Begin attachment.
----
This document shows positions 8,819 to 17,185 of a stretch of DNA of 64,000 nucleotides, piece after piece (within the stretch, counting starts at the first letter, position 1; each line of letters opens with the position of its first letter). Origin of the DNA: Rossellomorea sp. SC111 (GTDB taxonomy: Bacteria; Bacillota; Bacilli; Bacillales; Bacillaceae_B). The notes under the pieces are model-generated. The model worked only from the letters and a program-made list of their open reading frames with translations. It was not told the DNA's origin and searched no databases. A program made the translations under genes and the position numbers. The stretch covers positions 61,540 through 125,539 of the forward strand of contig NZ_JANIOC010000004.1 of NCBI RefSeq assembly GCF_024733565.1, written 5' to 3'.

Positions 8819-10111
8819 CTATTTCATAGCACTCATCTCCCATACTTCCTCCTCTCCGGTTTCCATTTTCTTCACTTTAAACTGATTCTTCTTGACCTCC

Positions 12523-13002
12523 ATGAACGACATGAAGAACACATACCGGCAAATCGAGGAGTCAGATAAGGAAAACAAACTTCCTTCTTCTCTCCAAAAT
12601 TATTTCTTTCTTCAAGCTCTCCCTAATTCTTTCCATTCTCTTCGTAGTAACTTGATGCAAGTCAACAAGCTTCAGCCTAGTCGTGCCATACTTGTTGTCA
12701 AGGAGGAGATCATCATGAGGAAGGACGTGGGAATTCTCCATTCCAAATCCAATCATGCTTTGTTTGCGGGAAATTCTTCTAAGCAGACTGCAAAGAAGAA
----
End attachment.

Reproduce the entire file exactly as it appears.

This document shows positions 8,819 to 17,185 of a stretch of DNA of 64,000 nucleotides, piece after piece (within the stretch, counting starts at the first letter, position 1; each line of letters opens with the position of its first letter). Origin of the DNA: Rossellomorea sp. SC111 (GTDB taxonomy: Bacteria; Bacillota; Bacilli; Bacillales; Bacillaceae_B). The notes under the pieces are model-generated. The model worked only from the letters and a program-made list of their open reading frames with translations. It was not told the DNA's origin and searched no databases. A program made the translations under genes and the position numbers. The stretch covers positions 61,540 through 125,539 of the forward strand of contig NZ_JANIOC010000004.1 of NCBI RefSeq assembly GCF_024733565.1, written 5' to 3'.

Positions 8819-10111
8819 CTATTTCATAGCACTCATCTCCCATACTTCCTCCTCTCCGGTTTCCATTTTCTTCACTTTAAACTGATTCTTCTTGACCTCC

Positions 12523-13002
12523 ATGAACGACATGAAGAACACATACCGGCAAATCGAGGAGTCAGATAAGGAAAACAAACTTCCTTCTTCTCTCCAAAAT
12601 TATTTCTTTCTTCAAGCTCTCCCTAATTCTTTCCATTCTCTTCGTAGTAACTTGATGCAAGTCAACAAGCTTCAGCCTAGTCGTGCCATACTTGTTGTCA
12701 AGGAGGAGATCATCATGAGGAAGGACGTGGGAATTCTCCATTCCAAATCCAATCATGCTTTGTTTGCGGGAAATTCTTCTAAGCAGACTGCAAAGAAGAA